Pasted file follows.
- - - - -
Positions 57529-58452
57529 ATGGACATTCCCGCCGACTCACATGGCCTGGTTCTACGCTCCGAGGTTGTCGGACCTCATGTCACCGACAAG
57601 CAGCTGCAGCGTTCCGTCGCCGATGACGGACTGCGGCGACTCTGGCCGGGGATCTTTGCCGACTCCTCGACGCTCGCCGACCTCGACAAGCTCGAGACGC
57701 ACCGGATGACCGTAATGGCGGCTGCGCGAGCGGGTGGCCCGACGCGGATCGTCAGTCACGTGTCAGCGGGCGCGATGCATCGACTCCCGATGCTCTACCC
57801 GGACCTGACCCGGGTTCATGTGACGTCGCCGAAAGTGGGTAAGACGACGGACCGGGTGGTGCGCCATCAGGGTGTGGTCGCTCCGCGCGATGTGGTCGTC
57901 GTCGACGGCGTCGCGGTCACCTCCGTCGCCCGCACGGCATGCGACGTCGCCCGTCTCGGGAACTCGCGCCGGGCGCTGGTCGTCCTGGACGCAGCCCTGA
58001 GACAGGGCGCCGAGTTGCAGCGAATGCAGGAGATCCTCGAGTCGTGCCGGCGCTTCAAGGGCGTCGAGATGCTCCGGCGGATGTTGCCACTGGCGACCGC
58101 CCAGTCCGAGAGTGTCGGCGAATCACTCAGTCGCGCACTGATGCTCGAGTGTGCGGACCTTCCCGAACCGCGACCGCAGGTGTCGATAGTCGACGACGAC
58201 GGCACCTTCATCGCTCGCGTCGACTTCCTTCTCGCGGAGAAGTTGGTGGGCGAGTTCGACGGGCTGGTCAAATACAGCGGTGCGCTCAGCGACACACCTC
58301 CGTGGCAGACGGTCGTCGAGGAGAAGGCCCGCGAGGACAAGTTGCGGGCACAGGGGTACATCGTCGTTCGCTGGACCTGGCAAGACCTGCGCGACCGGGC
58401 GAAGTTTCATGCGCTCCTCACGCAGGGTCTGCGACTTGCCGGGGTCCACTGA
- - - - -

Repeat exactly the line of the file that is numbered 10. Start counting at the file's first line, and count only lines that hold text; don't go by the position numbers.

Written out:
58301 CGTGGCAGACGGTCGTCGAGGAGAAGGCCCGCGAGGACAAGTTGCGGGCACAGGGGTACATCGTCGTTCGCTGGACCTGGCAAGACCTGCGCGACCGGGC